White grain of wheat caused by Tiarosporella spp. periodically affects wheat in Queensland and New South Wales and more recently has been problematic for wheat producers in South Australia, most commonly on the Eyre Peninsula.
The fungus survives in cereal residues and is viable for at least two years. Most severe problems are likely with exposure to infected stubble and in seasons when wet springs promote infection, such as occurred in southern regions of WA during the 2013 spring.
There is no evidence that white grain is associated with toxins and therefore affected wheat grain or stubble can be safely grazed by stock. However, fusarium head blight infection can also produce white grains and may have associated toxins.
Affected grain can be white to very light grey and sometimes pinched when compared with normal grain. Less severe symptoms can be difficult to detect as infected grains can look similar in size and colour to normal grain. The germ of infected grain is often shrivelled and just a shell. Affected grains could be confused with frost affected grain. Affected grains can be more brittle and can break-up during harvest or grain handling.
Green heads on affected plants may show bleaching or grey discolouration of infected spikelets. Not all spikelets will be affected and therefore usually only some grains in a head will be affected. Symptoms on green heads may be confused with frost. As the crop matures, infected heads may show some greyish discolouration but are very difficult to detect without examining the grain.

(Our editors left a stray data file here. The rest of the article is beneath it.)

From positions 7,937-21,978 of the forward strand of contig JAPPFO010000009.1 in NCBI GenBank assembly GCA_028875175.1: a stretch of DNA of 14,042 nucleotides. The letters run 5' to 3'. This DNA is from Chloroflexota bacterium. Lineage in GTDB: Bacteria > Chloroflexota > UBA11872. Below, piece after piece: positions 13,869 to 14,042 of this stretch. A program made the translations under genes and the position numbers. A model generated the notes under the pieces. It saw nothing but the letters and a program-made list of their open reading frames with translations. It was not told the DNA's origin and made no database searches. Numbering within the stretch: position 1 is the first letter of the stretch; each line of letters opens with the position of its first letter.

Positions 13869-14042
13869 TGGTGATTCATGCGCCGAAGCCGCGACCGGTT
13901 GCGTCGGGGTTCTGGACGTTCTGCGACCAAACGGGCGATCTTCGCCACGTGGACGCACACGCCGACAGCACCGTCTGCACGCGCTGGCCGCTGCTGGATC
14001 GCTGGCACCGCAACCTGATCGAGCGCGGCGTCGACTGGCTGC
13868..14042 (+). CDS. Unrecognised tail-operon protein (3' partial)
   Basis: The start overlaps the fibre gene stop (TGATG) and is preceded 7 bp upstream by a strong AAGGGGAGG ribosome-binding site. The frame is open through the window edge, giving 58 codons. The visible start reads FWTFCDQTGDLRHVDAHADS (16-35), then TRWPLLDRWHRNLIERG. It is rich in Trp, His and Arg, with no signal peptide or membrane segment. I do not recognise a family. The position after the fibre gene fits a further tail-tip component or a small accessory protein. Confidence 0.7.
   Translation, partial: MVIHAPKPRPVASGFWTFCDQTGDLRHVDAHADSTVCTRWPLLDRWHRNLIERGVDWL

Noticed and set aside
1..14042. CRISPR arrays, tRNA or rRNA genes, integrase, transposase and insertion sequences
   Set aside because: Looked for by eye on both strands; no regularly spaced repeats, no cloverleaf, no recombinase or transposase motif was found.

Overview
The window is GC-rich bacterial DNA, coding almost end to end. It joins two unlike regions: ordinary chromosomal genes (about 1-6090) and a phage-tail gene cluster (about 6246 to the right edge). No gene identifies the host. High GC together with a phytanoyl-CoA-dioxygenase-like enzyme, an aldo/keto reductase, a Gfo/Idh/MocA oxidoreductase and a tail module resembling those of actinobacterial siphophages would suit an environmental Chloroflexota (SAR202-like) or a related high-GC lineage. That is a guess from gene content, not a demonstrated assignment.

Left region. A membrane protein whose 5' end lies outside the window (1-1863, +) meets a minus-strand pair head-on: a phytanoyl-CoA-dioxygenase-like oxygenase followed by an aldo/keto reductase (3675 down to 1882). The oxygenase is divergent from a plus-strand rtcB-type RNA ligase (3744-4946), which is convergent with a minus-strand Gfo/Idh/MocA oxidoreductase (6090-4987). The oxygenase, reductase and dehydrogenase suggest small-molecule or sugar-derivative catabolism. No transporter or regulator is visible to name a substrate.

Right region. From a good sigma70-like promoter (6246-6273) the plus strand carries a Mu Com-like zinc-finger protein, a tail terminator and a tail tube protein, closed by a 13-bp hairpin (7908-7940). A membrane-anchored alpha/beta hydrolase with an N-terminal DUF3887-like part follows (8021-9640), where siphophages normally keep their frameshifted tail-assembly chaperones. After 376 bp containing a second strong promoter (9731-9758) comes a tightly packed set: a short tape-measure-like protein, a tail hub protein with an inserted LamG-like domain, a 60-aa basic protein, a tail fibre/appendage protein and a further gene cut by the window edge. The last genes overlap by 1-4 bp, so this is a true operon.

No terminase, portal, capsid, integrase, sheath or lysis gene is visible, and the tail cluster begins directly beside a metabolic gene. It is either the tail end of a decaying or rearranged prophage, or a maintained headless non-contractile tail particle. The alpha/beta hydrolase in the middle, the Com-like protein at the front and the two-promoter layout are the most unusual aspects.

Stubble symptoms include 'scabby' nodes with black, slightly raised structures on them.
In maturing crops, rubbing out grain close to harvest is the best assessment method to check crops for white grain. White grain affected plants are likely to be unevenly distributed, so check grain from a number of places in each paddock if scouting for disease.
Currently very little is known about the local epidemiology of the pathogen involved and how this might relate to the occurrence of the disease in WA. The first report of the disease in WA was in 2013, however given that it has been detected from several locations it is possible that it has been present for several seasons without causing any problems. The factors thought to contribute to the occurrence of this disease are the presence of inoculum in the region and wet spring weather which favours infection by the fungus.
Currently there are no recommended management options for this disease. There is no current evidence from other parts of Australia that fungicide applications or variety choice affect disease occurrence. If significant levels of white grain are identified in harvest samples it may be possible to adjust harvester settings to reduce the affected grain going into the bin, as white grain is lighter than healthy grain.
Where has it been found?
In 2013, a small number of deliveries had low levels of white grain contamination from the lower Great Southern region between Tambellup, Jerramungup and Albany. In specific testing in 2014 and 2015, infection levels have been almost undetectable and commercial grain deliveries have not been affected.
In other parts of Australia affected seasons are sporadic and related to very favourable spring weather. Crops in the lower great southern, where inoculum is known to be present, are potentially at risk of White Grain being detected in years with cool wet conditions during flowering and grain formation.
The department are collaborating with South Australian researchers to compare understanding of the source and behaviour of the disease in WA environment. In conjunction with CBH, the collection of grain samples will allow the identification of affected areas and allow for collected grains to be compared for the biology of WA isolates to those in other Australian states.
This factsheet, produced by DPIRD is significantly based on information provided by Dr Margaret Evans and Dr Hugh Wallwork of SARDI.